Aggravating Accreditations Animosity

We often have to source accreditation logos in order to get a job designed, printed and finished. Clients will help as much as possible but they normally give us low resolution web versions of the logos. This is fine; clients are not designers or printers and this is exactly why they come to us.

accreditsWe will approach the various accrediting bodies and request the logos, in proper vector graphics format suitable for high quality print. Obtaining the logos can be incredibly frustrating and time consuming, unfortunately – but we never give up!

For bodies whose sole existence surrounds accrediting an organisation with reaching a certain standard; whose raisons d’être is putting a logo on something, these bodies seem to have no idea about their accreditation logos. Some of the difficulties we suffer are…

  • Despite our asking for vector files suitable for high quality professional print, they still send us tiny low res JPEGs that would look very bad when printed.
  • It seems as if they have never, ever been asked for a logo before. We may as well be asking for a lightly grilled stoat!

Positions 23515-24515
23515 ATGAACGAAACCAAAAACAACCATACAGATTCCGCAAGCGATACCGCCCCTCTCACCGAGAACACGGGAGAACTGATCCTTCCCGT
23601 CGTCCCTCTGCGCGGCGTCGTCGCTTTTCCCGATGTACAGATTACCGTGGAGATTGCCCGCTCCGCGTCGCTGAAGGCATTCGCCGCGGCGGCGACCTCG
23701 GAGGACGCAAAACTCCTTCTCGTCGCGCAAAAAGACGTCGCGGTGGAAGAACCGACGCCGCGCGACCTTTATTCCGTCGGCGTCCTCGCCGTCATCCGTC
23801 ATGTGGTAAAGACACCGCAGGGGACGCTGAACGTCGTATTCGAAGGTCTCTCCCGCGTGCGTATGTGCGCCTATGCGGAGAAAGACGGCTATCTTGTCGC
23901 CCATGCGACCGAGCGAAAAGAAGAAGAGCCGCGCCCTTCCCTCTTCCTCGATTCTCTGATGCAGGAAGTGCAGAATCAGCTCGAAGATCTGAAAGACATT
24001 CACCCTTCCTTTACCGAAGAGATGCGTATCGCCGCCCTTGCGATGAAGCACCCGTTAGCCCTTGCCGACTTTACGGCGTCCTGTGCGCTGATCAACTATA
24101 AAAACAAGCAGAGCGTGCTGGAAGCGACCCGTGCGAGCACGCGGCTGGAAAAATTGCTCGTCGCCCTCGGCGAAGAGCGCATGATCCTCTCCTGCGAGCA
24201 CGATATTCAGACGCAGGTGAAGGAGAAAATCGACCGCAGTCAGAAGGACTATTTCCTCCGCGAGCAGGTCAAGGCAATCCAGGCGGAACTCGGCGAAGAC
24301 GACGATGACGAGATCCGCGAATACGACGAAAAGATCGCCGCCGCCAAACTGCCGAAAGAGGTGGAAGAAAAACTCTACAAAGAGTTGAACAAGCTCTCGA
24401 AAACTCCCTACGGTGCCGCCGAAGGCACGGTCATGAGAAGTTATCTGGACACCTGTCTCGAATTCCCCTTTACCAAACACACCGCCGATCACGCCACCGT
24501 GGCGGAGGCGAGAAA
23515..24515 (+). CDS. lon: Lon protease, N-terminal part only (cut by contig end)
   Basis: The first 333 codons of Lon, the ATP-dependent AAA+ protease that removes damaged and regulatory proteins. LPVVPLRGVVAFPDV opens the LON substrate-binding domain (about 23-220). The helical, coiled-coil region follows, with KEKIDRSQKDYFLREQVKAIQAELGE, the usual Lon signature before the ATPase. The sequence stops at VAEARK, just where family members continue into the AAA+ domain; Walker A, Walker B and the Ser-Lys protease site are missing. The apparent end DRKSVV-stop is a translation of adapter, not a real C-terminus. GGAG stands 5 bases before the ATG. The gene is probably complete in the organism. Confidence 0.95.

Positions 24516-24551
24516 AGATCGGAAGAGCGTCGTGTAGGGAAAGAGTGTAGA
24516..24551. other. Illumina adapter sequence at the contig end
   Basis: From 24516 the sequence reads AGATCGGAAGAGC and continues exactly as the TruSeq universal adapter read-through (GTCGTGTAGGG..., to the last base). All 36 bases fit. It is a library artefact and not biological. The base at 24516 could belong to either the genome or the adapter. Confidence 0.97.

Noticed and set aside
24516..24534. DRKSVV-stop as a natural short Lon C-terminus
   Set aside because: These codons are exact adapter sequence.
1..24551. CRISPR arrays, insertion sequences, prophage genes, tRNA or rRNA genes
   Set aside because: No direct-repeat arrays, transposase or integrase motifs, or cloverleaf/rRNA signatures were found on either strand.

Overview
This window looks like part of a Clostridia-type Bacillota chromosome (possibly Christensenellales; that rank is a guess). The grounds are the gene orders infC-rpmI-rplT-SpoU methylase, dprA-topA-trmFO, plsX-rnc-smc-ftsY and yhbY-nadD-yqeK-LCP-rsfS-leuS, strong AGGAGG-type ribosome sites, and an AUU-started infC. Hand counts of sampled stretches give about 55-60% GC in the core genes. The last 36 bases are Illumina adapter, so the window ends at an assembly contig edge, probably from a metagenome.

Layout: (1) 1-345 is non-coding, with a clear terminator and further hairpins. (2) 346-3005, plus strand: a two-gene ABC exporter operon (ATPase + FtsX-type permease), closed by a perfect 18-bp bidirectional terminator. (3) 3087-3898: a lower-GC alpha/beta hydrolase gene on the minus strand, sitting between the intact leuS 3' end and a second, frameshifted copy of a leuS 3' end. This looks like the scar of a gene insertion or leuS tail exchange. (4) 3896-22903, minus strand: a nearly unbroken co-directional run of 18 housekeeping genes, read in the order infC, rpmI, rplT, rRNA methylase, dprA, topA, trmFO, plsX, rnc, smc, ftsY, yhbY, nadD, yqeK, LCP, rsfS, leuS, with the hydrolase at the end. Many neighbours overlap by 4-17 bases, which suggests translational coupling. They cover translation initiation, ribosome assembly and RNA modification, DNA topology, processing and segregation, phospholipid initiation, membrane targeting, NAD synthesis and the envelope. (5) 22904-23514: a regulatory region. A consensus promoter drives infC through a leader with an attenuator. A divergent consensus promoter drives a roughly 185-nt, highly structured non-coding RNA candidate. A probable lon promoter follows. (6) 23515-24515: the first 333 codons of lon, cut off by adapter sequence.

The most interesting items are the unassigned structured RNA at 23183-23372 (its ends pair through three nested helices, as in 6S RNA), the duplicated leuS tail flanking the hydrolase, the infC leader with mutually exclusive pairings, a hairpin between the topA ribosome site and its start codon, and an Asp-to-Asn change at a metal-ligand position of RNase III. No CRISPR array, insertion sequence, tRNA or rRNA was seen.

• They will not give the logo to a third party.
  • They will not give the logo to anyone!
  • We can’t get our request past the admin assistant, who repeatedly just sends us yet another tiny JPEG.
  • The logo simply does not exist in a format suitable for professional print.
  • They try to lecture us on the suitability of the logo, or tell us the tiny low res JPEG will print just fine, they print it every day on their office ink-jet.

So here’s our issue with all this:

These bodies exist to put their logo on stuff – why don’t they have the tiniest modicum of  logo knowledge? After all, they’re in the logo business! Do they really want their lovely accreditation logo to look like a fuzzy, badly coloured mess of pixels because the only way to get it is to pull it off a web site? How is this good for their corporate image?

Why are they so precious? Surely the benefits of having their logo reproduced beautifully every time, outweigh the one or two rogue or nefarious uses someone may put it to if it was freely and easily available – most people are very honest and would not use an accreditation mark they do not deserve.

And to those bodies who just refuse to give us the logo… Why? What are you afraid of? why do you even exist? What’s the point of the “can’t supply our logo to your designer” policy? These are responsible businesses who care about their image enough to employ a professional designer and printer to produce their stuff – surely these are the ones you ought to be most eager to give the logo to?